“I have long believed that good food, good eating is all about risk. Whether we’re talking about unpasteurized Stilton, raw oysters or working for organized crime ‘associates,’ food, for me, as always been an adventure.” — Anthony Bourdain
In 2006, 205 people in the U.S were sickened and 3 died in an E. coli O157:H7 outbreak linked to baby spinach grown in California. In the aftermath, both the Food and Drug Administration (FDA) and California’s Department of Health Services conducted extensive investigations into the outbreak to determine how leafy green produce could become contaminated with a microorganism normally found in the stomach of animals.
While investigators were able to successfully track the contaminated spinach to one specific field in California, and identify potential health risks such as the presence of cattle feces and wild pigs, the investigators had less success identifying the exact method by which E. coli contamination had occurred.
In response, California, the largest producer of leafy green vegetables in the nation with roughly a 75 percent market share, created its own statewide Leafy Green Marketing Agreement. Arizona, the second largest producer of leafy green vegetables with roughly a 15 percent market share, followed suite creating its own statewide program in September of 2007.
Unfortunately, despite the widespread adoption of these voluntary programs at the state level, foodborne illnesses linked to leafy green vegetables continue to be a problem across the country. In 2010, E. coli-tainted romaine lettuce was recalled in 23 states after 19 people became seriously ill in Ohio, New York and Michigan.
Just this last October, the U.S. Food and Drug Administration (FDA) discovered Listeria bacteria during a random sample of romaine lettuce grown in California. And as recently at this past New Year’s Eve, “a Texas company recalled 228,360 lbs. — 114 tons — of spinach because it tested positive for E. coli O157:H7.”
In response to industry interest, the U.S. Department of Agriculture’s Agriculture Marketing Service (AMS) published an Advance Notice of Proposed Rulemaking (ANPR) on Oct. 4, 2007 to explore the idea of implementing a national marketing agreement focused on reducing microbial contamination in leafy green vegetables.
AMS received more than 3,500 public comments on the ANPR. On June 10, 2009, the agency received a petition for rulemaking and a request for a public hearing on a proposed National Leafy Green Marketing Agreement (NLGMA). The proposed marketing agreement was submitted to AMS “by a group of producers, handlers, and interested persons representing a cross-section of the national fresh and fresh-cut produce industry.”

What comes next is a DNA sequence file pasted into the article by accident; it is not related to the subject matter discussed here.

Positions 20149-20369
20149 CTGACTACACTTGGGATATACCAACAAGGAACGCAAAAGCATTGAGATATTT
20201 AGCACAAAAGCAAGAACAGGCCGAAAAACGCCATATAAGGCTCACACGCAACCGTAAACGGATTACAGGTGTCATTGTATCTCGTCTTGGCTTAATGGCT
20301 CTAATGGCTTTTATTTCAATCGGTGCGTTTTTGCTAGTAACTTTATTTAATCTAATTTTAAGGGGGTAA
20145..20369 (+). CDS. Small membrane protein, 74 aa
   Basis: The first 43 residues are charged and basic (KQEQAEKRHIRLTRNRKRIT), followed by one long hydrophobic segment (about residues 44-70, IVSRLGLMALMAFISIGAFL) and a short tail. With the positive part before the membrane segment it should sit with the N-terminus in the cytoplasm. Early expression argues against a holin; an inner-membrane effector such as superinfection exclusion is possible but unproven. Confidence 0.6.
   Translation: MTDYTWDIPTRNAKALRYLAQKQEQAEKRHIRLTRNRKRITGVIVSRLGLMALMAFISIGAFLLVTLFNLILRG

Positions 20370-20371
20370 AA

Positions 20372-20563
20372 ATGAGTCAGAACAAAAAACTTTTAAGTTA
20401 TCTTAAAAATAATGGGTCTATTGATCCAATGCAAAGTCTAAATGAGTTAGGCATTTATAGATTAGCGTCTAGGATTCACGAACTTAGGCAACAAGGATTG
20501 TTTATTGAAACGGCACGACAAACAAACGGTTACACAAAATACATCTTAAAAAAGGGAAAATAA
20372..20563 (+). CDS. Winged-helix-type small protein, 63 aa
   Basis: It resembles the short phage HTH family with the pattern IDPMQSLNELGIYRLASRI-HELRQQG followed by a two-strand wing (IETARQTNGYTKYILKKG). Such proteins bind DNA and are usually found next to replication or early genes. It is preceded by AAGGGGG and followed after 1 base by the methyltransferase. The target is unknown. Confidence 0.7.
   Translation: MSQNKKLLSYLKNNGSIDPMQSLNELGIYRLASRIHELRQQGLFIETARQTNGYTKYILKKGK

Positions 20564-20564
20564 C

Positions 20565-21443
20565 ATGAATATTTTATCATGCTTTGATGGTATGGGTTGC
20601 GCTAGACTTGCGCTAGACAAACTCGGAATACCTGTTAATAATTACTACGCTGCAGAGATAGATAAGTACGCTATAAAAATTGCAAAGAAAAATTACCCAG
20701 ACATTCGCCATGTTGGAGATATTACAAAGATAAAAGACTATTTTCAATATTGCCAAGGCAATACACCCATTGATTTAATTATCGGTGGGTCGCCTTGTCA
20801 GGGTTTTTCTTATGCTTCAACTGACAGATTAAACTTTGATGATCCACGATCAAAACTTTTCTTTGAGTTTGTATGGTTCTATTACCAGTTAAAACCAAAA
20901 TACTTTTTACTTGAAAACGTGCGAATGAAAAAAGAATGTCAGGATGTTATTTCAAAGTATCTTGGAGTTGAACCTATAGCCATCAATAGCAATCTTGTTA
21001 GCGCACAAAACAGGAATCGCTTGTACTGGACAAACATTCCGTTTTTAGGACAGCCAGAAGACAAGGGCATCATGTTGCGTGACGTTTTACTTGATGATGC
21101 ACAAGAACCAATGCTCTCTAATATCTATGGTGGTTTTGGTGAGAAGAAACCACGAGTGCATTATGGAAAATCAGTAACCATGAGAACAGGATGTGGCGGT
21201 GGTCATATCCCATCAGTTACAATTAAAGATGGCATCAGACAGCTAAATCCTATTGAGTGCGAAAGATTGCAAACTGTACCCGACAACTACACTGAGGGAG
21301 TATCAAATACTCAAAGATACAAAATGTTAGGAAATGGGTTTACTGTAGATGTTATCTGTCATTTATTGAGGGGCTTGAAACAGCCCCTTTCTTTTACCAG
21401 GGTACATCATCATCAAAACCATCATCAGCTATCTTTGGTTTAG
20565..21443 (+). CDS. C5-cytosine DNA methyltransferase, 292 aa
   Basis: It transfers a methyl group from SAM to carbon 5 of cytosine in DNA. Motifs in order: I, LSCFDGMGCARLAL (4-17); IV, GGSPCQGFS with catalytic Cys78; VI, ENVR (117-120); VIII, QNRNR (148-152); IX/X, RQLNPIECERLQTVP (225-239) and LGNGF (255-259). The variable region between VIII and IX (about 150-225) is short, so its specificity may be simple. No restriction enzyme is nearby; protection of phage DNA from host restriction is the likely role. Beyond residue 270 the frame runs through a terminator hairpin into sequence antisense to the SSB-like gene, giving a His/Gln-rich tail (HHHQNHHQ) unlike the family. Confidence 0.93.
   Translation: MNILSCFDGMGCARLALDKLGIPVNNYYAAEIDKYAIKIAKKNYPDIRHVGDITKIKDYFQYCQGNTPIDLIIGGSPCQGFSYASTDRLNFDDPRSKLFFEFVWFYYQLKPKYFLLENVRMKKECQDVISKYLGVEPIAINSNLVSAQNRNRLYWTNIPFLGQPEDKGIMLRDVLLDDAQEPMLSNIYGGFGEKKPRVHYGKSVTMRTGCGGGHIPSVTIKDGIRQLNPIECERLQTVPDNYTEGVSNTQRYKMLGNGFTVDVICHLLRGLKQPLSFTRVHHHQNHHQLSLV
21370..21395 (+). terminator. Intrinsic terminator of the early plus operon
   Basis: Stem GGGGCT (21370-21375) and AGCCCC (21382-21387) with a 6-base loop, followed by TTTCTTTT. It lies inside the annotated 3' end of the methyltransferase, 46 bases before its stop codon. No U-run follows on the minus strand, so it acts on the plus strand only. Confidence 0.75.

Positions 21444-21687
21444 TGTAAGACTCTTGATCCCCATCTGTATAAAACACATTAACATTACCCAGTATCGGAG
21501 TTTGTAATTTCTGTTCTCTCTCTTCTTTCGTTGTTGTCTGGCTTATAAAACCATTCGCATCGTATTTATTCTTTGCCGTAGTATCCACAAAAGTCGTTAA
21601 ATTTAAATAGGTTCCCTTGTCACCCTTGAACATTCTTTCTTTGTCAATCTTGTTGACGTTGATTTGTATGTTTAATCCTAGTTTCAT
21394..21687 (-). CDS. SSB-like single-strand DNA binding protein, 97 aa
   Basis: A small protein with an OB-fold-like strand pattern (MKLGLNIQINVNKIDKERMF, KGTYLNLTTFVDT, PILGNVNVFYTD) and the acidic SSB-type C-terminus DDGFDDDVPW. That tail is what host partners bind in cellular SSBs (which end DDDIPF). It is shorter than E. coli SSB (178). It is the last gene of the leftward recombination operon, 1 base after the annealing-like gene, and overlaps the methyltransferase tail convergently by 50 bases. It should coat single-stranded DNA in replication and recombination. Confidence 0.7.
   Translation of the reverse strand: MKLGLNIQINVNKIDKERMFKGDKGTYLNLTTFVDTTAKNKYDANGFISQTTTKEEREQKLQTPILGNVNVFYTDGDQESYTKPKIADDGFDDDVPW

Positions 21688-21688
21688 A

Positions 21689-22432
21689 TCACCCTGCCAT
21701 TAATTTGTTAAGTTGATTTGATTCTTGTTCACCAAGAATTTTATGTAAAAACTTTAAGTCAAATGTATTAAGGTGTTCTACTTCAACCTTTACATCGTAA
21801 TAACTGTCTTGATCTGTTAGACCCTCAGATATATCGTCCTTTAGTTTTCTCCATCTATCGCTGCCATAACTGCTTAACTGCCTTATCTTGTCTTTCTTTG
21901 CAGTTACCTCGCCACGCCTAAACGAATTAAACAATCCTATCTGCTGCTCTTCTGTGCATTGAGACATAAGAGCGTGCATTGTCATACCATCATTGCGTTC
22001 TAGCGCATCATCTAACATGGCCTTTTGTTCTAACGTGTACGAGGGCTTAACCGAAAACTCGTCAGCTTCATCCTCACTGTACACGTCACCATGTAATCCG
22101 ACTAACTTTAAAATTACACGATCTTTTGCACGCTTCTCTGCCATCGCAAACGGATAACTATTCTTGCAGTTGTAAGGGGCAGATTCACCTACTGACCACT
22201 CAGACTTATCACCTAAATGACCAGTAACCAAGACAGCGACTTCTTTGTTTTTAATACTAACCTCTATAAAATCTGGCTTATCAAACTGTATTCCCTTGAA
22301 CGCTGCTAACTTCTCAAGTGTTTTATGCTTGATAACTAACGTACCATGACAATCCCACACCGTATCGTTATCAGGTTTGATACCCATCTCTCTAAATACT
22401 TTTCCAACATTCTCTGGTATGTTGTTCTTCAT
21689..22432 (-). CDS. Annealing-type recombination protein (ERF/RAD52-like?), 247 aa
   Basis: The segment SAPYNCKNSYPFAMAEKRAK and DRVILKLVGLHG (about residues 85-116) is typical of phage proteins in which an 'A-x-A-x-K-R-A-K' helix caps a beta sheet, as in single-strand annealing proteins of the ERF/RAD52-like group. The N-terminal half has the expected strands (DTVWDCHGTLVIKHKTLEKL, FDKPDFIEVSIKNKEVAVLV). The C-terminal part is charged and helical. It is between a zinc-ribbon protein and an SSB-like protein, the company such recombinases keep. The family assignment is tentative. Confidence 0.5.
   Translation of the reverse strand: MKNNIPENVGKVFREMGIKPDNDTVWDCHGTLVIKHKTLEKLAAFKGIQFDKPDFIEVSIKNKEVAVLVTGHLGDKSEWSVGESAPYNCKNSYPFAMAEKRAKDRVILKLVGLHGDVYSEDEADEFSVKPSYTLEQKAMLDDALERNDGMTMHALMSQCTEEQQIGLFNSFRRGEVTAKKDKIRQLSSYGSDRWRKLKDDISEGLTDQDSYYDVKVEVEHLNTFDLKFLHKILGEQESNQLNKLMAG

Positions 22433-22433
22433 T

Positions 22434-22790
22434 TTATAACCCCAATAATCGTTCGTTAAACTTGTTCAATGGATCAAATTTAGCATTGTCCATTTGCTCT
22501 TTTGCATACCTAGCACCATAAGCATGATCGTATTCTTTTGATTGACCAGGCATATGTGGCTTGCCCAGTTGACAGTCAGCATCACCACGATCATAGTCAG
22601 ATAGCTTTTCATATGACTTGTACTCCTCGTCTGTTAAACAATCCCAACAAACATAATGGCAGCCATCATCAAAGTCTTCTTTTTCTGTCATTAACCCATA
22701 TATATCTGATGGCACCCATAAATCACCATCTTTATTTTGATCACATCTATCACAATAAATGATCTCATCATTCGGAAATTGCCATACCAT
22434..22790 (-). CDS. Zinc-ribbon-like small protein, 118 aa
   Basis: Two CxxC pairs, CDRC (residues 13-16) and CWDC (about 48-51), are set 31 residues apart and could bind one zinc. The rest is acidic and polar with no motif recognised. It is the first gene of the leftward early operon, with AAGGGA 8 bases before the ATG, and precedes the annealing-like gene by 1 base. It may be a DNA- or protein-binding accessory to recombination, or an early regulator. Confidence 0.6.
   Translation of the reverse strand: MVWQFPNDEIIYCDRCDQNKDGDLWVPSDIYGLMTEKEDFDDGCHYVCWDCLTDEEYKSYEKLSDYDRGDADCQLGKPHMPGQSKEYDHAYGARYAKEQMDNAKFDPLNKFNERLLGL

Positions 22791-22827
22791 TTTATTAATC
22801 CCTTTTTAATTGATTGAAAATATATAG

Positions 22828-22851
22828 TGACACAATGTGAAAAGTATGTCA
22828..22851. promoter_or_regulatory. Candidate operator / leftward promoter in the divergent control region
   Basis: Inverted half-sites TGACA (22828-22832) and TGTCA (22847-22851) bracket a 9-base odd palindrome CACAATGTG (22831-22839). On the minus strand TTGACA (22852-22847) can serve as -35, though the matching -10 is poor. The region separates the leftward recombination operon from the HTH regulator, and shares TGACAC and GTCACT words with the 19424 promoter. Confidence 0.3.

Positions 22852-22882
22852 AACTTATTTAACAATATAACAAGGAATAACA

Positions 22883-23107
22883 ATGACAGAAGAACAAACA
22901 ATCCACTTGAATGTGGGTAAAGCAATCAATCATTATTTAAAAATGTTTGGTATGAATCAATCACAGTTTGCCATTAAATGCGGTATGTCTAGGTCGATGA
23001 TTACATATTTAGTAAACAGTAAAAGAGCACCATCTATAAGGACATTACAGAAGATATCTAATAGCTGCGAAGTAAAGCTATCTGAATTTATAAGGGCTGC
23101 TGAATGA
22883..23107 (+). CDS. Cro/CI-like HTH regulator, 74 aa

This initial proposal was designed to operate in a similar manner to voluntary marketing agreements previously implemented in California and Arizona following the 2006 outbreak.
While many in the leafy green industry praised the proposal as a huge leap forward for product safety, the proposal was also met with stiff resistance from many farmers, especially small-scale producers. The new rules also came under attack by consumer food safety advocates who were upset that the proposed rules would essentially allow the industry to police itself.
After taking comments and holding public hearings on the issue, the AMS proposed a revised NLGMA in the spring of 2011. This report provides an overview of how marketing agreements function in general, provides a detailed examination of the latest proposed NLGMA rules, and examines whether criticism for the latest proposed rule is legally and/or factually justified.
Marketing Orders and Agreements
The Agricultural Marketing Agreement Act of 1937 (codified at 7 U.S.C. Chapter 26A) provides authority for federal marketing orders administered by the USDA. Under the supervision of the AMS, marketing orders have currently been established for milk as well as numerous fruits, vegetables, and other specialty crops. Not counting milk and the latest NLGMA proposal, there are currently 32 active marketing orders and agreements.
Marketing orders and agreements provide legal tools for agricultural producers, aggregators, processors, manufacturers, and retailers to work together to mitigate financial turmoil in the supply chain. A new marketing order or agreement must be developed by industry representatives, and then proposed to the AMS. The agency will then hold a public hearing and take public comments prior to making a final decision on whether to proceed with a rulemaking.
Prior to a proposed program being implemented, the regulation must be approved in a referendum by a two-thirds or larger majority of producers. Once a marketing order or agreement is approved, local committees appointed by the Secretary of Agriculture provide administration of the program.
Marketing orders and agreements are binding on all “handlers” in the geographic area covered by the order. In general, a handler is anyone who receives the commodity from producers, and is responsible for grading, packing, transporting, or placing the farm products into commercial channels.
Marketing orders are distinguished from marketing agreements, in that marketing agreements are binding only on handlers who are signatories of the agreement. Handlers must comply with the grade, size, quality, volume, and other requirements established under the specific program.
Proposed National Leafy Greens Marketing Agreement (NLGMA)
Like all marketing agreements, the proposed NLGMA is intended to be a voluntary program so handlers can choose whether or not they wish to participate in it. Unlike other marketing agreements, the NLGMA has little to do with balancing financial interests in the supply chain, but is focused entirely on providing a legal structure for farmers and handlers to efficiently comply with a new system of national food safety requirements impacting all leafy green vegetables.
While no specifics are given in the proposal, such food safety requirements would be based on the FDA’s Good Agricultural Practices (GAPs), Good Manufacturing Practices (GMPs), and the USDA’s Good Handling Practices (GHPs).